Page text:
Stroke: Nothing To Sneeze At
Swift action is key to surviving and recovering from a stroke.
On Thursday, October 11, 2018, former Vancouver police officer Derek Redhead, 65, was visiting family in Palos Verdes when, over dinner, he had a sudden sneezing and coughing fit. “I remember spitting water and food, and I may have blacked out,” he says. “And a few moments later, someone said, ‘I think he might be having a stroke.’ I could hear sirens, and I remember people in uniforms in the house … then not much until I was in the back of the ambulance.”
Redhead recalls getting into the ambulance and struggling with the paramedics, insisting he was fine. The next thing he remembers is waking up in the recovery room at Torrance Memorial Medical Center. He’d just had surgery (within 90 minutes of his stroke!).
“I was told I had an acute ischemic stroke and I was still intubated (and restrained) when I woke up. My partner, Junett, was there, and they told her to be prepared to stay in Los Angeles for a long time.”
During ischemic stroke a blood vessel becomes blocked, usually by a blood clot, and a portion of the brain becomes deprived of oxygen and will stop functioning. “The CT scan showed the left internal carotid was occluded,” says interventional radiologist Richard Krauthamer, M.D. “And angiography definitely confirmed it was completely blocked. I was able to inflate a balloon and reopen the blocked artery and then stent it.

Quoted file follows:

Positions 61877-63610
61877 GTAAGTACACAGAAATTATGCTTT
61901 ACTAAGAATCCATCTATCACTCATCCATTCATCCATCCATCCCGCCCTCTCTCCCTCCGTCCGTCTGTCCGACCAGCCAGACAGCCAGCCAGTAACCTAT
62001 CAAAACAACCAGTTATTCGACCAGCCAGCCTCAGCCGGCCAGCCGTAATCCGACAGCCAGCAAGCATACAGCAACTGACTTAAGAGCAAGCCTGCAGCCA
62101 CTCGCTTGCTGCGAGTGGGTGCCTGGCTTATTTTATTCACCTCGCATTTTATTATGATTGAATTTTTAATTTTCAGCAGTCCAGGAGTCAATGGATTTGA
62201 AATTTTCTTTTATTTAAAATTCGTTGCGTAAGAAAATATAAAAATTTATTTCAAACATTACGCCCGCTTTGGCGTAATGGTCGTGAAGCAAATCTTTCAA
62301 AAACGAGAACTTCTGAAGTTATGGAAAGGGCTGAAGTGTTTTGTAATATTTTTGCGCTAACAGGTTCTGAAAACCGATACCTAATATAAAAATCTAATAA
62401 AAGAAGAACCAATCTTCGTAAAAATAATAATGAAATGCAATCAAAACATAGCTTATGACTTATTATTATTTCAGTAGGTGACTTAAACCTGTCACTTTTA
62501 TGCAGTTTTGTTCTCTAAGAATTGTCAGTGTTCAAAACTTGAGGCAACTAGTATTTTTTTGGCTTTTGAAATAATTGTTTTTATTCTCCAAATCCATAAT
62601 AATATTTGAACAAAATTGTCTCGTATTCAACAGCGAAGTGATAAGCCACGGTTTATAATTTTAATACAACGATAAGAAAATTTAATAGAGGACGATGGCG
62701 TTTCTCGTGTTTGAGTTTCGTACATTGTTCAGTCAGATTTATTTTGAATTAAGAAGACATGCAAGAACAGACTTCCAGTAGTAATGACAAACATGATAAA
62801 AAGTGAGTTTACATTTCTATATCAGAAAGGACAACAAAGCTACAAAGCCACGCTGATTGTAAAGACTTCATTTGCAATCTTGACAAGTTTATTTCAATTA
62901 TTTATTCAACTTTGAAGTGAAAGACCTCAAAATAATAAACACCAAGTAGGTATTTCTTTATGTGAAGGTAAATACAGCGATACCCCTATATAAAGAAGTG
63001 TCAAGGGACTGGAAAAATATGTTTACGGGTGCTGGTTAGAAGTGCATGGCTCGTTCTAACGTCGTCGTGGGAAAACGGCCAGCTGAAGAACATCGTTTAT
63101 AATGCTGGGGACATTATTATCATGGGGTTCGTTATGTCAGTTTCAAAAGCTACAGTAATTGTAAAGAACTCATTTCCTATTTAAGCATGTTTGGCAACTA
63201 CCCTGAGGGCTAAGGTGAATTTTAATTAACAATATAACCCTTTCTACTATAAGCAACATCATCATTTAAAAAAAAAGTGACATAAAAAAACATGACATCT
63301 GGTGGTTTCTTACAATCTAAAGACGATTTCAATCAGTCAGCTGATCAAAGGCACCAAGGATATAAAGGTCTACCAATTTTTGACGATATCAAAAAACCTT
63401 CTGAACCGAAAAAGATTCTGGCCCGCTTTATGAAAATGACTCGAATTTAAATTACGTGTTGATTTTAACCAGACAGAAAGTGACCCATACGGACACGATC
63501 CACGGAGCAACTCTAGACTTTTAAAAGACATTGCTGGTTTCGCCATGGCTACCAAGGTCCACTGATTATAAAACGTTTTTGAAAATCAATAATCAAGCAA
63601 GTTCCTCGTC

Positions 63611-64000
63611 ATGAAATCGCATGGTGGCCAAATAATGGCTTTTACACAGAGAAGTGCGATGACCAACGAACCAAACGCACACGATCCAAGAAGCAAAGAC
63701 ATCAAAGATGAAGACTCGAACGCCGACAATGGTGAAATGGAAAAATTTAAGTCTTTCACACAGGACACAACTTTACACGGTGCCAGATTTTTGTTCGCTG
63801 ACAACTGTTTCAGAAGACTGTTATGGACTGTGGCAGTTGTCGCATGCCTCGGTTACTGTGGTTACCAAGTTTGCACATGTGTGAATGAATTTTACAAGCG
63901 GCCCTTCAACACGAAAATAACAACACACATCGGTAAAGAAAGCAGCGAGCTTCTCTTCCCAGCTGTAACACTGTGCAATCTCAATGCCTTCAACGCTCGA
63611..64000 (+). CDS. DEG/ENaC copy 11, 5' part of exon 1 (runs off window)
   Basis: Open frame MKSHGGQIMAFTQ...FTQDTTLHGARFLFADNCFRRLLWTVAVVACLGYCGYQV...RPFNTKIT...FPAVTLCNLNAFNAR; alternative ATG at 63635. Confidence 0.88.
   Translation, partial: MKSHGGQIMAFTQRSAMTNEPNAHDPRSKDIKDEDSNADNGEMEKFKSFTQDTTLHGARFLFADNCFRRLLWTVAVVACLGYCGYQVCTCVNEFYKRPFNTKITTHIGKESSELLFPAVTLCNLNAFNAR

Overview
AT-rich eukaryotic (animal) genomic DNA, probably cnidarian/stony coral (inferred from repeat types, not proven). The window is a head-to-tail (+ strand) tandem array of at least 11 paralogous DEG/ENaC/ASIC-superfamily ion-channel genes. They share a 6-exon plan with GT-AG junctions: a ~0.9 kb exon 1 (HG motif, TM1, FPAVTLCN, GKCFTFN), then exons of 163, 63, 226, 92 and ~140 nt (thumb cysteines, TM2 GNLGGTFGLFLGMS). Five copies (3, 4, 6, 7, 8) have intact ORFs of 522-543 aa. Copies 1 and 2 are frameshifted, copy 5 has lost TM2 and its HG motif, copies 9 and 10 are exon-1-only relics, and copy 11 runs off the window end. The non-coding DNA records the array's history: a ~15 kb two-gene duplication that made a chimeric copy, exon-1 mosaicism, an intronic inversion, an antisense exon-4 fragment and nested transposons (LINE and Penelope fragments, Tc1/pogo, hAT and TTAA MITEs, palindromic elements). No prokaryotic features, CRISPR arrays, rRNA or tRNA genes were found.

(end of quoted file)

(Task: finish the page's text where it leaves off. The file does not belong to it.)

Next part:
“With what we saw in combination with his history, it became clear this was a very unusual case of a carotid dissection caused by sneezing!” Dr. Krauthamer confirms. “By the morning Mr. Redhead was completely recovered, speaking with his beautiful British accent and moving his previously paralyzed right arm and leg.”
“They told me I could have been seriously disabled and these types of strokes can be severely debilitating. But the next day—Friday—I was having conversations and everything was fine. Then on Saturday, they released me,” Redhead (who is not a redhead) says. He and Junett stayed a few more days, then took three days to drive home to Vancouver.
I'm retired, so when my doctor here said to rest for three months, it was no problem, Redhead adds. I'm enjoying every day, believe me. I'm just glad we went to Torrance Memorial, which was just five miles away. And I'm glad we didn't get stuck in traffic. My life could have been so much different.
Indeed, Redhead was very lucky: His family recognized the signs of stroke and reacted quickly, calling 911 right away. He was very close to Torrance Memorial Medical Center, where emergency department doctors and surgeons were able to diagnose his stroke and treat him swiftly and effectively.
Time is of the essence when someone is experiencing a stroke. Take time to learn the signs, and always remember to call 911 so the ambulance will go to the nearest designated stroke center. Research has also identified some risk factors for stroke, so if you or a loved one recognize any of them, be aware and try to make lifestyle changes.
Use F.A.S.T. to remember and recognize the following signs and symptoms of stroke:
F: Face drooping. Ask the person to smile, and see if one side is drooping.
A: Arm weakness. Ask the person to raise both arms.
S: Speech difficulty.
T: Time to call 9-1-1!
Common Risk Factors For Stroke
- Genetic risk
- Recent antibiotic use
- Out of sync work/life balance
- Habit of ignoring health symptoms